For every prophecy, before its fulfilment, is nothing but an enigma and ambiguity to human beings; but when the time has arrived, and the prediction has come to pass, then it has an exact exposition [exegesis]. And for this reason, when . . . it is read by Christians, it is a treasure, hid in a field, but brought to light by the cross of Christ.
The Scriptures are shut, veiled or sealed, but unveiled and opened by the Cross, so that without this, it reads only as a ‘myth’, but when read in the light of the cross, Christ is revealed and, he concludes, the reader glorified just as was Moses.
Scripture is now read in a different light in a different way than before, just as Christ is now known to be not the son of Joseph but the eternal Word of God. There are, as James Kugel notes, four points regarding Scripture that lie behind such reading, and which were, in fact, common to all ancient biblical interpretation. First, that Scripture is fundamentally cryptic: if it were not cryptic, requiring to be opened or unveiled, it would not be Scripture. Second, that it is ‘a fundamentally relevant text’, written not to inform us about events in the past, but about the present: ‘these things happened to them as a type [τυπικῶς, badly translated by the RSV: ‘as a warning’], but they were written down for our instruction upon whom the end of the ages has come’ (1 Cor. 10:11). Third, that Scripture is harmonious, the Law and the Prophets speak about the one who opens the book and how he has to suffer to enter his glory. Fourth, on basis of the previous three, that it is ‘inspired’, where its inspiration is held together with the opening the Scriptures in an inspired reading, all turning upon Christ himself, who speaks to us in the Scriptures.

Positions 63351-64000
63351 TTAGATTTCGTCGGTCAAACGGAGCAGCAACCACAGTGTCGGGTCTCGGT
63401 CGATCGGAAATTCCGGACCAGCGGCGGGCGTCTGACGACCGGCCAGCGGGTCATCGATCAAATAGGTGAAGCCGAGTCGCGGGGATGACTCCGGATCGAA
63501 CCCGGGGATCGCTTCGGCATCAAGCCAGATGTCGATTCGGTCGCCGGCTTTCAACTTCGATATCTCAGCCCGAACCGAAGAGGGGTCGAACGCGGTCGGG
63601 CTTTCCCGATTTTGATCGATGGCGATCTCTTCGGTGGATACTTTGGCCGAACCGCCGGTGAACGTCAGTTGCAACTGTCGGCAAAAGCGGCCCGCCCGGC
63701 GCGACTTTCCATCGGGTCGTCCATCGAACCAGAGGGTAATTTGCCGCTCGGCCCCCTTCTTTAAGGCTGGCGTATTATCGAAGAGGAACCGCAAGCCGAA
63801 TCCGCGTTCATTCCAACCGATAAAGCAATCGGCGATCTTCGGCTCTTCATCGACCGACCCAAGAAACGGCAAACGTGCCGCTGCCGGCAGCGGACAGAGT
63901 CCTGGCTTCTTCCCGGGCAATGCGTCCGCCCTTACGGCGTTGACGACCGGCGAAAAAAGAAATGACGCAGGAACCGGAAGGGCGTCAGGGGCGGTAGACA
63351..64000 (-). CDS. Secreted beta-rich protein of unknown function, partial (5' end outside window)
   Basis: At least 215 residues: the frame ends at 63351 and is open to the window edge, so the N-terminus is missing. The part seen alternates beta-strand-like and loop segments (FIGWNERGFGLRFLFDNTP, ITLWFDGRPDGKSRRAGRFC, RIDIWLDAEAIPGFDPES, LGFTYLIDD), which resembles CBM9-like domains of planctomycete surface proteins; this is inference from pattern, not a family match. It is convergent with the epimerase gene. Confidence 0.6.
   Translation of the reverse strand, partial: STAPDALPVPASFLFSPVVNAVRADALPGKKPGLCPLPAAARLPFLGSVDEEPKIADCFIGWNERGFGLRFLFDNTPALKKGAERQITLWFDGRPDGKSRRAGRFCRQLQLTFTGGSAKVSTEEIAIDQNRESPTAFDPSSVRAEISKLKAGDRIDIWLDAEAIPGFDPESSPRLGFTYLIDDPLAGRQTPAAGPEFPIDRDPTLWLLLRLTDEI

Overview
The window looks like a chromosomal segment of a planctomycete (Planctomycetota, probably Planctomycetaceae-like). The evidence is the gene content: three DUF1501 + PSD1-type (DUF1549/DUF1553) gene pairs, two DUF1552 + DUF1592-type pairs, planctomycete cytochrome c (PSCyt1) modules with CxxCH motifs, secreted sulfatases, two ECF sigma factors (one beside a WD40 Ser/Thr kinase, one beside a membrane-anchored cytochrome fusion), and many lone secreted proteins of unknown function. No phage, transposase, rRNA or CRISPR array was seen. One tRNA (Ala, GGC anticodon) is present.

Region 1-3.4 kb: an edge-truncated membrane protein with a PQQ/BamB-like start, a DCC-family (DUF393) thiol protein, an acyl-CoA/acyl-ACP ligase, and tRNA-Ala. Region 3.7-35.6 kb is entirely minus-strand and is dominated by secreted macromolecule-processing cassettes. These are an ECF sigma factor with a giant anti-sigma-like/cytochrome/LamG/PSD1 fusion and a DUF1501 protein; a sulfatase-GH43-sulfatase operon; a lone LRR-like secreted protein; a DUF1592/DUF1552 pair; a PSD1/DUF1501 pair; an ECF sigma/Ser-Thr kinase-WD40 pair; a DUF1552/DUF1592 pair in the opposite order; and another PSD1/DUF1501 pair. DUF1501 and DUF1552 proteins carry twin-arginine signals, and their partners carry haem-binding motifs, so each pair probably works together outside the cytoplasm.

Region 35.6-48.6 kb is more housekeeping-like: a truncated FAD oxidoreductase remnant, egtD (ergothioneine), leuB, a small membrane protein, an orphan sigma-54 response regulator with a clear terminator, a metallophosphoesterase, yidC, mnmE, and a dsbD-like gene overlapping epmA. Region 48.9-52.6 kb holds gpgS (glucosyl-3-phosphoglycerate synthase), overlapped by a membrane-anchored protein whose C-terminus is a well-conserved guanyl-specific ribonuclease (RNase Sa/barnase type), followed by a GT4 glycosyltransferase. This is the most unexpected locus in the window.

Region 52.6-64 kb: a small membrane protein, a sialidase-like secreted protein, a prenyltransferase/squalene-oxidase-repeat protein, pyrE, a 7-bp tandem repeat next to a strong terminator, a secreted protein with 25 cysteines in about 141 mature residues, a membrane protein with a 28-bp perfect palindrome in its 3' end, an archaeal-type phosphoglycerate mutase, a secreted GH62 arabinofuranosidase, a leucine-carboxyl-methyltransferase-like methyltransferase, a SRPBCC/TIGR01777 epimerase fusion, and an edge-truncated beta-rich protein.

The reading of Scripture by the Apostles and Evangelists, and the Fathers following in their tradition, operates in this framework of the ‘unveiling’ or ‘opening’ of the book, and in this sense it is always ‘apocalyptic’ (in the sense of unveiling, which is the basic meaning of the word ‘apocalypse’). Whether we call it ‘allegorical’ or ‘tropological’ does not matter according to St Gregory of Nyssa (Hom. Cant. Pref.). Putting it bluntly, unless one is reading Scripture ‘apocalyptically’ or ‘allegorically’ one is not reading it as Scripture, but as merely as history, or, as Irenaeus put it, as ‘myths’ (even if ‘historically true’, we would add). In the light of this unveiling, we can, of course, read Scripture as a narrative extending from Adam to Christ, what Irenaeus and others spoke of as being the ‘economy’, but which since the eighteenth century has been called, for various reasons and somewhat misleadingly, ‘salvation history’: misleading, for it is not ‘history’ as practiced by the discipline of history, but rather a theological reading of the whole of the Scriptures from the perspective of the end. We thus have a ‘synchronic’ view of Scripture, seeing it all together, in one snapshot, as it were, as a mosaic portraying Christ himself; this is deployed in an ‘diachronic’ manner, as the one economy of God, viewed from the vantage point of the end, it’s apocalyptic unveiling through the cross; and our own diachronic reading – it takes time to read from one part to another, and, as we take time in such reading, we are always led deeper into the mystery of Christ that the Scriptures open out for us, we mature, from milk to solid food, as we gradually put on Christ.